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Lydia Kwak, Maria Hagströmer and Michael Sjostrom

Background:

To be able to draw any conclusions regarding the health effects of occupational physical activity (OPA), more information is needed regarding valid measures to assess OPA. Aims were to compare OPA as assessed with the International Physical Activity Questionnaire long version (IPAQ-L) with OPA assessed with an accelerometer and to assess the contribution of OPA to total PA.

Methods:

Working adults (n = 441; mean age = 49.4 yrs; 44% males) wore an accelerometer for 7 days in free-living situations and completed the IPAQ-L. Comparisons were made between IPAQ-L-work and accelerometer data limited to working time (Moderate and Vigorous PA (accelerometer-MVPA-work) and average intensity). Subgroup analyses were performed.

Results:

Spearman correlation was r = .46 (P < .01) between IPAQ-L-work and accelerometer-MVPA-work. Correlations ranged from r = .27 to r = .55 in respectively obese and overweight subjects. The contribution of IPAQ-L-work to IPAQ-total was 24.7%.

Conclusions:

The IPAQ-L work domain is a moderately good measure of time spent on MVPA at work and can be used to assess the contribution of OPA to total PA. This study provides valuable information regarding the use of the IPAQ-L in assessing work domain specific PA, and underscores the importance of assessing OPA, as it can contribute for a substantial part to total PA.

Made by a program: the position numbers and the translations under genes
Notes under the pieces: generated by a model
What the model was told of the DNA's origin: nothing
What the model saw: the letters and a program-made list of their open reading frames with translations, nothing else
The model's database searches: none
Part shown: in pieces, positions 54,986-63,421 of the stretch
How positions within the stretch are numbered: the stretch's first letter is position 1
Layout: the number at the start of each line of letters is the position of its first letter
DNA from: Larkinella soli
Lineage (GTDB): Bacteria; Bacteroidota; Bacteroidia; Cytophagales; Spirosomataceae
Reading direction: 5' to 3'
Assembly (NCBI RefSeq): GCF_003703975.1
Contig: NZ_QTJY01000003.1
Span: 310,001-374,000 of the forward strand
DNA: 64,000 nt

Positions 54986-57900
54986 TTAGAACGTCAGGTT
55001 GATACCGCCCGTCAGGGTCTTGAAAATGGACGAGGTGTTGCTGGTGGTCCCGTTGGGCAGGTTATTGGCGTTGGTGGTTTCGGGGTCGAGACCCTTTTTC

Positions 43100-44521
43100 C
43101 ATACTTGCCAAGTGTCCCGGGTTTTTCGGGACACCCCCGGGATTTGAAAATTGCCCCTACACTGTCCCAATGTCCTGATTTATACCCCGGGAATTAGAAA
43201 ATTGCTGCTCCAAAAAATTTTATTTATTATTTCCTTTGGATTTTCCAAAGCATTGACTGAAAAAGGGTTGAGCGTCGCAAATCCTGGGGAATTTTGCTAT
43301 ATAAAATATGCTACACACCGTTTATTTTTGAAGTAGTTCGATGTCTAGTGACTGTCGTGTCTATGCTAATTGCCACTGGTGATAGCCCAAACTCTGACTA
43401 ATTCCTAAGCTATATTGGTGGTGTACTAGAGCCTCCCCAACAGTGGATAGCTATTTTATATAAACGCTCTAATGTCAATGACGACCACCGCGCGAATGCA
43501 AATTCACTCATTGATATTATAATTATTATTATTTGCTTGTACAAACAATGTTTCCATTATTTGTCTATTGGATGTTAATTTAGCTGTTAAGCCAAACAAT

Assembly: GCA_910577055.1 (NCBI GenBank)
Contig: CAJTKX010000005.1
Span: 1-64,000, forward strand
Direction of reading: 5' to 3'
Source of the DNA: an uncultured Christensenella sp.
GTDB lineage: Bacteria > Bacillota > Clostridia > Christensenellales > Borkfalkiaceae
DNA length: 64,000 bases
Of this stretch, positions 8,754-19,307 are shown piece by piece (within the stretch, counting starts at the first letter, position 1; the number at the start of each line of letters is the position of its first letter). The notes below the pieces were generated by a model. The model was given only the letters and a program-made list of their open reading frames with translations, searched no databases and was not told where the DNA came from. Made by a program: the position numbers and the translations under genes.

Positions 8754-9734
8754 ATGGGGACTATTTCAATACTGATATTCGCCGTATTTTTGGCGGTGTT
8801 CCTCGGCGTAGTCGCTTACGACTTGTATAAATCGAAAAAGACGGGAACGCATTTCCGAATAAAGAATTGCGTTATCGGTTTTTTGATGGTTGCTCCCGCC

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Roel De Ridder, Julien Lebleu, Tine Willems, Cedric De Blaiser, Christine Detrembleur and Philip Roosen

needed to obtain the gait parameters. This aspect is really important to facilitate technology adoption. 7 However, before using them for clinical interpretation, we need to define their reliability and validity. The latter can be done by comparing the spatiotemporal parameters of gait obtained from the

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James W. Navalta, Jeffrey Montes, Nathaniel G. Bodell, Charli D. Aguilar, Ana Lujan, Gabriela Guzman, Brandi K. Kam, Jacob W. Manning and Mark DeBeliso

Groot, 2017 ; Nelson, Kaminsky, Dickin, & Montoye, 2016 ), or during flat ground walking and/or stair climbing ( An, Jones, Kang, Welk, & Lee, 2017 ; Huang, Xu, Yu, & Shull, 2016 ). These settings represent conditions that are relatively controlled. While some devices return more valid step measures

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Adam Šimůnek, Jan Dygrýn, Lukáš Jakubec, Filip Neuls, Karel Frömel and Gregory John Welk

has evaluated total energy expenditure ( 2 , 7 , 28 ), time spent in different zones of PA intensity, and step counts per day per week ( 1 , 2 , 3 , 21 ), as well as in specific isolated activities ( 3 , 9 , 14 , 28 , 32 ). In general, studies have supported the validity of the step count estimates in

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Yuri Hosokawa, William M. Adams and Douglas J. Casa